> there's nothing pam_gnome_keyring can do.  This is a design thing: the
> keyring is encrypted with the keyring password, so that nobody can
> access any data inside it if they get the encrypted file.  If you forget
> the password, you lose your keyring, and the filesystem encryption
> passphrase with it.

Losing my keyring was not a problem - I had all the keys that would have
been stored within it, and the login password is by definition external
to it. The problem was that the forgotten password was *also* the key to
the encrypted dir.

Upon encrypting my home dir during the Maverick install, I was given a
long hex passphrase to store safely. I was informed that this would
allow decryption of my home dir if my login password ever got lost. I
seem to recall it actually saying that the encryption key was normally
the login password.

So I'm fairly sure that your theory is incorrect, though I appreciate
the thought :-)

What irritates me most is that the passphrase did not work. I realise
there is no way now to prove it, but I am pretty much certain I neither
recorded it incorrectly nor entered it incorrectly.

> When you say Nautilus, I assume you mean the GNOME "About Me" dialog?

Yes.

> There's an open bug against it:
>
>   https://bugzilla.gnome.org/show_bug.cgi?id=616703
>   https://bugs.launchpad.net/gnome-keyring/+bug/416825
>   https://bugs.launchpad.net/ubuntu/+source/shadow/+bug/268731

I'm not so sure this is a bug, but whichever way it is supposed to work
it should do so consistency.

> so, no, it appears that changing the password that way is a sure way to
> lose access to your encrypted home directory.

Again, you sequence you describe does indeed lose the encrypted dir IFF
you no longer have the old password to unlock the keyring AND you don't
have the original passphrase.

> To summarize:
>
>   $ passwd as user --> safe
>   # passwd as root --> breaks access to encrypted homes
>   $ gnome-about-me --> breaks access to encrypted homes

I think that should be "breaks access to keyring" - but even then it's
only if you've actually lost the original keyring password. If you
haven't, you cam use the appropriate utility to set the keyring password
to match your login password (which should arguably be automatic).

Regards, K.

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http://www.biplane.com.au/kauer/                   +61-428-957160 (mob)

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Re: encrypted home dir tale of woe :-)

Marius Gedminas-2
On Sun, Jan 02, 2011 at 09:35:16PM +1100, Karl Auer wrote:

> On Sun, 2011-01-02 at 11:35 +0200, Marius Gedminas wrote:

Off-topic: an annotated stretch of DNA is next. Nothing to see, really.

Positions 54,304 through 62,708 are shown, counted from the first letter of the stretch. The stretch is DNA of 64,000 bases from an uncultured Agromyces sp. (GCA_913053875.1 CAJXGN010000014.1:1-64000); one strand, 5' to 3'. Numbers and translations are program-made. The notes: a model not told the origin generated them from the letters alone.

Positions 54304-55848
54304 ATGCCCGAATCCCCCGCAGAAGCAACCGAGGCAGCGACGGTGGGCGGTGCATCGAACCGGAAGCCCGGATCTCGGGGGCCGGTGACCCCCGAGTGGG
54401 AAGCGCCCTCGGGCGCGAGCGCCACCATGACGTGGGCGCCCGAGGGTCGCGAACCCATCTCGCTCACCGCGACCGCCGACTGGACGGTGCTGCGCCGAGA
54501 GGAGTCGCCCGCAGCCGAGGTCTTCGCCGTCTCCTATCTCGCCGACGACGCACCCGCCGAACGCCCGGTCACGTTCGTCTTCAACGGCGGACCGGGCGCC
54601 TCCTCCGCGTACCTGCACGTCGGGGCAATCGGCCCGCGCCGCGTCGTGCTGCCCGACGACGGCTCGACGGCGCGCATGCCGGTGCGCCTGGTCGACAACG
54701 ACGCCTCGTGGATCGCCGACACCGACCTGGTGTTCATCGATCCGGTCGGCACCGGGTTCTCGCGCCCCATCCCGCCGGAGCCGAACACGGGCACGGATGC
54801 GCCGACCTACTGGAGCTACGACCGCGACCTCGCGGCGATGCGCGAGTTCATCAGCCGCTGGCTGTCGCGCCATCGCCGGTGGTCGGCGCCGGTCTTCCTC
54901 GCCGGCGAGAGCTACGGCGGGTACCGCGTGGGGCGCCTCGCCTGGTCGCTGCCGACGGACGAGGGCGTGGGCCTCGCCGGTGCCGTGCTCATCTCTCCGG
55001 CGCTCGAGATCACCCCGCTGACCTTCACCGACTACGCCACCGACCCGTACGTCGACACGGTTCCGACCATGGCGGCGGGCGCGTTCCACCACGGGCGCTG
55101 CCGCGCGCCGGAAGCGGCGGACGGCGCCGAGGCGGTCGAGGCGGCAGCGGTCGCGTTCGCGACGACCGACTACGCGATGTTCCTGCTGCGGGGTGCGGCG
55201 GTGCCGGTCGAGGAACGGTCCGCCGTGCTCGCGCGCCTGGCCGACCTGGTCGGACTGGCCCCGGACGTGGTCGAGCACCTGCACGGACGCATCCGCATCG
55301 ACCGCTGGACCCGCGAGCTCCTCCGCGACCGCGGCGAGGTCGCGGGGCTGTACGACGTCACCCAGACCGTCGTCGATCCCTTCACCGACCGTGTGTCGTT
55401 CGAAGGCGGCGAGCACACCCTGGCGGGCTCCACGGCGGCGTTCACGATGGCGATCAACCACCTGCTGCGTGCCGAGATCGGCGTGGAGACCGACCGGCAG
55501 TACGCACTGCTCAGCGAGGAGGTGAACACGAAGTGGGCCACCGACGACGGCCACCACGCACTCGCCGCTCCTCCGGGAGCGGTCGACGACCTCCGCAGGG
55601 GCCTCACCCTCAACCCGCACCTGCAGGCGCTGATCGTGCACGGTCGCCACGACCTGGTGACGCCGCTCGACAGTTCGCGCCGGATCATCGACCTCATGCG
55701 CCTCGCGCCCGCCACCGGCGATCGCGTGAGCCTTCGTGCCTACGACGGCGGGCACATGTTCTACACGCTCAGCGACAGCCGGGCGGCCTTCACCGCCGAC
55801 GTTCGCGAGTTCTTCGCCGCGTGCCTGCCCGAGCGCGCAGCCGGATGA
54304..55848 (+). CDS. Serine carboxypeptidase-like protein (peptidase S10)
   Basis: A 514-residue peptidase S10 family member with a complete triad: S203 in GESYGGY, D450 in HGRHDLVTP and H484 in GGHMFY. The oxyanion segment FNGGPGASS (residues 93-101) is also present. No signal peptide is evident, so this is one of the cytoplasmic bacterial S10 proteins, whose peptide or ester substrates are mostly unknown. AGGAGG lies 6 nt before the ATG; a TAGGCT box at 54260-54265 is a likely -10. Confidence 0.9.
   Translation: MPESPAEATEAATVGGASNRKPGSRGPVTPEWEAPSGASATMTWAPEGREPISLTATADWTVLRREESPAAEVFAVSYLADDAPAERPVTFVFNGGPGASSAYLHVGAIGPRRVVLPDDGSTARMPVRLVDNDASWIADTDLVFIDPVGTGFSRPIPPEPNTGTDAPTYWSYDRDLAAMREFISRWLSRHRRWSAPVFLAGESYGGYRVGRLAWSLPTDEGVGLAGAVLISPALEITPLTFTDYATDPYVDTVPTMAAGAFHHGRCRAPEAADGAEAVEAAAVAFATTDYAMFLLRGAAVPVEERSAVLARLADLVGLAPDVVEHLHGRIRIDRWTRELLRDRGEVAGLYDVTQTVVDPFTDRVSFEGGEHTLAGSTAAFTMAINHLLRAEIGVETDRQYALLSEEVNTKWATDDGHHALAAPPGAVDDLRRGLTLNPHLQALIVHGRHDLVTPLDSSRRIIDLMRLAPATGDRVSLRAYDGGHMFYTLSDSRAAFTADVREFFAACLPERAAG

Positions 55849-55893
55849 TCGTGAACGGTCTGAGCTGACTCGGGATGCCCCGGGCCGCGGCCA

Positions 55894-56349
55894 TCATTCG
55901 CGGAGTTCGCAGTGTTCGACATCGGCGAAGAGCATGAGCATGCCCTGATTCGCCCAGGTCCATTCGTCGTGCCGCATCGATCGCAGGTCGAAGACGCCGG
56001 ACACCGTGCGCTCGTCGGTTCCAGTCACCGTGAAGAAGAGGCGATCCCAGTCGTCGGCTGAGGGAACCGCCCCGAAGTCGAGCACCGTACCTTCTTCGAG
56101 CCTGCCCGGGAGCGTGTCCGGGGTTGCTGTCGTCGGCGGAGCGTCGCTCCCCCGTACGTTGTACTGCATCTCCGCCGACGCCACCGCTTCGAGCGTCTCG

> > there's nothing pam_gnome_keyring can do.  This is a design thing: the
> > keyring is encrypted with the keyring password, so that nobody can
> > access any data inside it if they get the encrypted file.  If you forget
> > the password, you lose your keyring, and the filesystem encryption
> > passphrase with it.
>
> Losing my keyring was not a problem - I had all the keys that would have
> been stored within it, and the login password is by definition external
> to it. The problem was that the forgotten password was *also* the key to
> the encrypted dir.
Ah, you're right, ecryptfs doesn't depend on the GNOME keyring -- it
has its own PAM module and stores its own passphrase in
~/.ecryptfs/wrapped-passphrase, and loads it into the kernel keyring
(that I didn't even know existed until now) on login.

/usr/share/doc/ecryptfs-utils/ecryptfs-pam-doc.txt.gz says:

  When the user changes his login credentials, the eCryptfs PAM module
  unwraps the mount passphrase in ~/.ecryptfs/wrapped-passphrase with
  the user's old passphrase and rewraps the mount passphrase into
  ~/.ecryptfs/wrapped-passphrase with the user's new passphrase.

so it looks like it works the same way as pam_gnome_keyring, with the
same implications.

Although... all the docs in ecryptfs seem to talk about ~/Private/,
while you're talking about encrypted home.  I wonder if the same
mechanism is used for both?

> Upon encrypting my home dir during the Maverick install, I was given a
> long hex passphrase to store safely. I was informed that this would
> allow decryption of my home dir if my login password ever got lost.

Right.

> What irritates me most is that the passphrase did not work. I realise
> there is no way now to prove it, but I am pretty much certain I neither
> recorded it incorrectly nor entered it incorrectly.

That would be a pretty serious bug.  Have you looked for it on
Launchpad?

Or you could try it again, now that you know both the password and the
passphrase, after, e.g., booting from a CD.

(Testing these things is much easier when only ~/Private is encrypted,
and the rest of ~/ is always accessible.)

Marius Gedminas
--